Camp Erin provides hope and healing for grieving kids

August 28, 2013


Some of the greatest memories of childhood are formed at summer camp. Making new friends, soaking up the warm sun and toasting marshmallows over the campfire are just a few of the things that make summer camp special. 

For the 63 kids at Camp Erin, a weekend in the woods in late August also was a chance to process grief and continue on their path to healing. The campers, ages 6 to 17, share a heartbreaking bond – they have all experienced the loss of someone close to them. Some have lost a parent to illness while others have lost a loved one to violence or suicide. 

Camp Erin is a network of bereavement camps all across the country – established in 2002 in Everett, WA though a partnership with the Moyer Foundations and Providence Hospice. It is named after a remarkable teenager who lost her battle with liver cancer at age 17. Providence Hospice brought the camp to Oregon nine years ago. It is staffed by an amazing group of dedicated volunteers – many of whom have volunteered since the camp’s beginning. In fact, there is a long waiting list for volunteers who want to help at Camp Erin because it is such a unique experience.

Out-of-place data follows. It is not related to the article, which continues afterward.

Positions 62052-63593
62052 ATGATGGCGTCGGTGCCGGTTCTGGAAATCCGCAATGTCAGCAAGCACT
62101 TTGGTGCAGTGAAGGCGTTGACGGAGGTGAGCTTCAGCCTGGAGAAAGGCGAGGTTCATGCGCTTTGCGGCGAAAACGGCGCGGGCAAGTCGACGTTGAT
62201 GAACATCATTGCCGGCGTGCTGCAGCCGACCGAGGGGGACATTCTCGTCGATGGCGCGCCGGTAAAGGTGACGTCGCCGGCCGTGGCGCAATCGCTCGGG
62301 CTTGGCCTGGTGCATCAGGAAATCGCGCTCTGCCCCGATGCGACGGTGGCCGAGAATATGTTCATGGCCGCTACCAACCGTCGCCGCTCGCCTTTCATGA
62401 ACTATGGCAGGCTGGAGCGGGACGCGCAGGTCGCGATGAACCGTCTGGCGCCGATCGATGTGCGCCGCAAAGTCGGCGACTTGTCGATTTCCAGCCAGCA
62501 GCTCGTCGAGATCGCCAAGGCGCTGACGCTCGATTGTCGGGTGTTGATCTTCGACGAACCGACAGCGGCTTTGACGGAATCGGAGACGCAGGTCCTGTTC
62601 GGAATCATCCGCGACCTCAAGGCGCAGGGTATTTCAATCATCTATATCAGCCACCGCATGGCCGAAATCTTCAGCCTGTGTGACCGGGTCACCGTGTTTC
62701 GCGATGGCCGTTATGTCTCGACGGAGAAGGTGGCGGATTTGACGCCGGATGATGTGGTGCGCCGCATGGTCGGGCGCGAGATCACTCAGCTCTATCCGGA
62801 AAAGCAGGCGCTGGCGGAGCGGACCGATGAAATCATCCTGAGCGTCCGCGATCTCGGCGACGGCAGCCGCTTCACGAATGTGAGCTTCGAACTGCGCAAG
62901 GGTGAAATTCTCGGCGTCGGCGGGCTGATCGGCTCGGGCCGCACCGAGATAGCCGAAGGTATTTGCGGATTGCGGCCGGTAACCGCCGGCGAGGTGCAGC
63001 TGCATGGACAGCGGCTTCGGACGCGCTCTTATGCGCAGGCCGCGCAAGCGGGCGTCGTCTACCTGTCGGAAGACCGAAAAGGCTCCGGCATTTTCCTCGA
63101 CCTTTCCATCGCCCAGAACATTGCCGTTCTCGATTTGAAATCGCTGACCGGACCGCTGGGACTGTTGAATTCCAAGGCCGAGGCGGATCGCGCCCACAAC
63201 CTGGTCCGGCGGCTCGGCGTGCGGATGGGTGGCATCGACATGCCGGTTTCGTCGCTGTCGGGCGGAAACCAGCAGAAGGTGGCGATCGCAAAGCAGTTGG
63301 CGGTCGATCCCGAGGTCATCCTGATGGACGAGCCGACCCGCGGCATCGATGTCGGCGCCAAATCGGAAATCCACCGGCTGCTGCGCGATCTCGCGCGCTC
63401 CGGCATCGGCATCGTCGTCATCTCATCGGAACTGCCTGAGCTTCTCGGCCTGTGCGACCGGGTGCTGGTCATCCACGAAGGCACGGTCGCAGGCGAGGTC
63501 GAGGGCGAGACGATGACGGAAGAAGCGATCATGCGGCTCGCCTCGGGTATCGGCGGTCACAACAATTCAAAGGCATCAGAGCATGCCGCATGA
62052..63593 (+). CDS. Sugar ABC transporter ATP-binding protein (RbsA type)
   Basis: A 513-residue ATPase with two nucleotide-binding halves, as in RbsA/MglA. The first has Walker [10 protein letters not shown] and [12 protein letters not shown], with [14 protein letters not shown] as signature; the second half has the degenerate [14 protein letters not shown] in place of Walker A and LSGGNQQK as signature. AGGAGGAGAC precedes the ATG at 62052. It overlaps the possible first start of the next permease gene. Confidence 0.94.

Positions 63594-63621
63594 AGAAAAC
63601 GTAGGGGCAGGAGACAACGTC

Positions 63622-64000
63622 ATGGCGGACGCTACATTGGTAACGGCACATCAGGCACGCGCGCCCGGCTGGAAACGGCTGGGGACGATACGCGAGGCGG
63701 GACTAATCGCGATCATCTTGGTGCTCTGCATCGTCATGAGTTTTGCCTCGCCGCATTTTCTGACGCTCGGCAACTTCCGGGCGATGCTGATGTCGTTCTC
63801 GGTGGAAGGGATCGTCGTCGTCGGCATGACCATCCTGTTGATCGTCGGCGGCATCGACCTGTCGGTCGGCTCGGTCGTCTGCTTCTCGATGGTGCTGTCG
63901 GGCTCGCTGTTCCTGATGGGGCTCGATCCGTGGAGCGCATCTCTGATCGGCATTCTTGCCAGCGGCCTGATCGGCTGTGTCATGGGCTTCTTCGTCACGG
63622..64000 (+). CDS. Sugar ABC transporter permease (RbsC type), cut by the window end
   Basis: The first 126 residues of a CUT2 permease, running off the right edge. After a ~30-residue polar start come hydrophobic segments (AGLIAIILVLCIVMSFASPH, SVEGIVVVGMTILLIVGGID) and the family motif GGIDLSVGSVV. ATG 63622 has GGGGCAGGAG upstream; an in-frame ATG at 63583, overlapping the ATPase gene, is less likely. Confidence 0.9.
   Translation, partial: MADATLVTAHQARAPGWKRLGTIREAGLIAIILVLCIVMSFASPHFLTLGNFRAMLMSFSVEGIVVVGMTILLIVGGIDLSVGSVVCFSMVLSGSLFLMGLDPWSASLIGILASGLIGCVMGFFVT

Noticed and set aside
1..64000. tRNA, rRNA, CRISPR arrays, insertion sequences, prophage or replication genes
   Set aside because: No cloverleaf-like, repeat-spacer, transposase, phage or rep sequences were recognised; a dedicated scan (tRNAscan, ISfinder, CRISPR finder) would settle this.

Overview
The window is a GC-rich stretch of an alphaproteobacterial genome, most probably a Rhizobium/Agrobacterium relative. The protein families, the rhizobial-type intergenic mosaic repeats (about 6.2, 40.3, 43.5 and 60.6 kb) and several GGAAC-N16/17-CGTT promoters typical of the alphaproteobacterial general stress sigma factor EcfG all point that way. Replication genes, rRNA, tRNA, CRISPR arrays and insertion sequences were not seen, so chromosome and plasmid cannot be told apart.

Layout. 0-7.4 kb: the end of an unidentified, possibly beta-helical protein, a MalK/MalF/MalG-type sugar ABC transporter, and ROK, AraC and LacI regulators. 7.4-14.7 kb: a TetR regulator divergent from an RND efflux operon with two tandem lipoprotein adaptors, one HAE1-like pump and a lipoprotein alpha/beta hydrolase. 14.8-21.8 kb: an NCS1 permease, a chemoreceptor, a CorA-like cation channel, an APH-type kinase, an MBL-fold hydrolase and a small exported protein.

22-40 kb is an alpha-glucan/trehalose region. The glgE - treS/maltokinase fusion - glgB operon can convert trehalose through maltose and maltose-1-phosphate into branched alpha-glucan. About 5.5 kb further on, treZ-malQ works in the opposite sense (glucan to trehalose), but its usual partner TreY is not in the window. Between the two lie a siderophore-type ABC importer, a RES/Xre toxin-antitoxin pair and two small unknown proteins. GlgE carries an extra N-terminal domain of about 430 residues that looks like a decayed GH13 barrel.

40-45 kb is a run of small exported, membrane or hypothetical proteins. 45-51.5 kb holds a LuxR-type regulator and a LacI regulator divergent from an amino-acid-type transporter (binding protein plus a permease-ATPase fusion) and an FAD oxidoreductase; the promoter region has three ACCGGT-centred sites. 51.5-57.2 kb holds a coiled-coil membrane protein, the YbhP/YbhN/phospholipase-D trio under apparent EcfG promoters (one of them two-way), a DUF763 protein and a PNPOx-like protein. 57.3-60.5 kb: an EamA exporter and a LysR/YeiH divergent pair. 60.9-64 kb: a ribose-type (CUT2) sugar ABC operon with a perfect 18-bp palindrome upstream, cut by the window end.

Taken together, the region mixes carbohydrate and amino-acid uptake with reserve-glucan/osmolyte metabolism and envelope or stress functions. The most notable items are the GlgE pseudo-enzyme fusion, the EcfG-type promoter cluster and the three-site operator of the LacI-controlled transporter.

camperinheartsThis year, the campers began the weekend with an activity that gave them instant connections. They divided up into groups based on the type of loss they had experienced. This exercise set the stage for the deep bonds that would solidify over the next two days. 

In addition to swimming, fishing, archery and arts and crafts, the campers participated in several activities that helped them manage their grief and emotions. During a picture frame ceremony, kids decorated photos of their loved ones and told the entire group about the person they were memorializing. Then, they placed the picture on a memory board. Afterwards, many campers commented on how sad, angry, confused and guilty they feel. And they acknowledged the comfort in knowing they are not alone. 

For teens at Camp Erin, the experience is an opportunity to break down silos and bond with others who may be part of different social cliques in high school. They support one another and provide a comforting voice when no one else understands. 

The weekend concludes with each camper releasing a candlelit luminary onto a moonlit pond – a symbolic gesture of letting go of the past and moving forward into the future, fueled by the light of their loved one, deep in their heart.